China's net gold imports via Hong Kong surged in 2021 despite a dip in December from the previous month, as consumers stocked up on bullion to shield against economic risks.
Net imports for last year stood at 334.1 tonnes, their highest since 2018 and an over sevenfold leap from 40.9 tonnes in the prior year.
Net imports dipped for the second consecutive month to 25.446 tonnes in December from 45.321 tonnes in November, Hong Kong Census and Statistics Department data showed on Thursday.
Imports fell again as jewellers are expecting cool demand for gold in the near-term, said Stephen Innes, managing partner at SPI Asset Management, but added economic uncertainty could drive some Asian buyers to the perceived safety of the metal.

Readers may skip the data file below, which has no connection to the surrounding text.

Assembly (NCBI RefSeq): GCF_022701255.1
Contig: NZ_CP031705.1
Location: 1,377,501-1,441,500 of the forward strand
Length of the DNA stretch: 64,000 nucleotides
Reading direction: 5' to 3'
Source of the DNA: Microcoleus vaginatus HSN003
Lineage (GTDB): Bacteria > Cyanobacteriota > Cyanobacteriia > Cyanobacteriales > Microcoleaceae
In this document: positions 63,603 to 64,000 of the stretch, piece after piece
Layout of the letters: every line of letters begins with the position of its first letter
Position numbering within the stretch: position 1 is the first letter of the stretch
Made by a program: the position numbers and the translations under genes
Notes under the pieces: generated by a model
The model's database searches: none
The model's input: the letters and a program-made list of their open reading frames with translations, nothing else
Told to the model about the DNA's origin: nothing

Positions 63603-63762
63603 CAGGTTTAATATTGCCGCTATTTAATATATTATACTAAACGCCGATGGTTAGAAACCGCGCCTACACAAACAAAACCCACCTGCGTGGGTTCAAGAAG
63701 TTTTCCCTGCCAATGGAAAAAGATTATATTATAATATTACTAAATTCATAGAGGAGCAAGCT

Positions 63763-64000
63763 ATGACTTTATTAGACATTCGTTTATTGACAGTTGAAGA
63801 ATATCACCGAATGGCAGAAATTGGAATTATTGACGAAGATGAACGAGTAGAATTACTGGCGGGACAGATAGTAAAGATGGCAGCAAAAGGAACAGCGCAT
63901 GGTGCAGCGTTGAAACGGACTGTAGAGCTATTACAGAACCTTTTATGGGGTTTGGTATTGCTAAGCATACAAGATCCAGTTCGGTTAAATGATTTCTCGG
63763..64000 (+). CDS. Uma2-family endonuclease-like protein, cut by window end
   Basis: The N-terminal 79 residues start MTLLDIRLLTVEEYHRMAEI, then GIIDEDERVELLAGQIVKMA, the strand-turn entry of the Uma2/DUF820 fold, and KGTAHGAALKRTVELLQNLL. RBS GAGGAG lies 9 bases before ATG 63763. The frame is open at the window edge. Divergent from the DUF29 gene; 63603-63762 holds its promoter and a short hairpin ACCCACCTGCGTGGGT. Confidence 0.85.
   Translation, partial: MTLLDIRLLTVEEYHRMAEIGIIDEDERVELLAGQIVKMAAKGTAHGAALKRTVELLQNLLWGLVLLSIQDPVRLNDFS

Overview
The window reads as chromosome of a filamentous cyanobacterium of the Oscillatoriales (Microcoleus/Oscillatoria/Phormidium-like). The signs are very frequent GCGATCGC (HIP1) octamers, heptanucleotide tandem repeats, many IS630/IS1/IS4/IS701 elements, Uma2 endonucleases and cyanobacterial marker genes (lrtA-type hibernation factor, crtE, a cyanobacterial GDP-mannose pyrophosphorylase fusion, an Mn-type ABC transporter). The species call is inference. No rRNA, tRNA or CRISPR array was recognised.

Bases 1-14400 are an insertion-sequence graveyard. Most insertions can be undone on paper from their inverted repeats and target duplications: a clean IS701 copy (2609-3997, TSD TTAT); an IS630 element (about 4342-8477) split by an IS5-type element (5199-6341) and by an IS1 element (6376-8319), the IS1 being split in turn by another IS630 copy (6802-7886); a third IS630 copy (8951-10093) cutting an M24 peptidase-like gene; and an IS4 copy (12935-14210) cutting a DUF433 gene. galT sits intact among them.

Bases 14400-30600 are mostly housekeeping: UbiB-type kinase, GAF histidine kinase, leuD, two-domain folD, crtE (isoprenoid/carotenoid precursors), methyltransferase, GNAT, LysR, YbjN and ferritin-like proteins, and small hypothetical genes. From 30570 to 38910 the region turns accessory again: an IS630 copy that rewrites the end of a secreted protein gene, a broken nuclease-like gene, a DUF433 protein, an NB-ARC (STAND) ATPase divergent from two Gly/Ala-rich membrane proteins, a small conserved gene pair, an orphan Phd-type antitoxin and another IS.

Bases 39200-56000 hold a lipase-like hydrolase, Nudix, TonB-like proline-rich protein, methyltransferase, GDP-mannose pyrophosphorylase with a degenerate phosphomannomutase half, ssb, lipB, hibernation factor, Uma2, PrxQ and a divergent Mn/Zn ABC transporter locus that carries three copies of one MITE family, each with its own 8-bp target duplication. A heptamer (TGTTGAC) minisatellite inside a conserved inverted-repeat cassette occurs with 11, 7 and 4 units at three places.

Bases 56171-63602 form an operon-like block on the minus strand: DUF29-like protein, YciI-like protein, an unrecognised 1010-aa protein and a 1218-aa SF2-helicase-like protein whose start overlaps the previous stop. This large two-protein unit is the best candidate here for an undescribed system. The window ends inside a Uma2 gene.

Total gold imports via Hong Kong fell 45.1% to 27.843 tonnes in December from 50.672 tonnes in November.
"It could be that after a volatile year, one in which the property market has come under severe strain and stock markets have been very choppy, more people are turning to physical gold to protect their savings," said Craig Erlam, senior market analyst at OANDA.
"If that's the case, I would expect to see demand for gold remain strong over the course of this year, unless we do see markets perform well again and the property market stabilise."
Premiums in the range of $6-$10 per ounce over global benchmark prices were charged in China last month, which saw steady local seasonal demand for the precious metal.
This year could be a fairly auspicious one for Chinese gold demand, as 2022 could see more inflation, said independent analyst Ross Norman.
Gold is often viewed as a hedge against inflation.
China is the world's top gold consumer. The Hong Kong data does not provide a complete picture of Chinese purchases because gold is also imported via Shanghai and Beijing.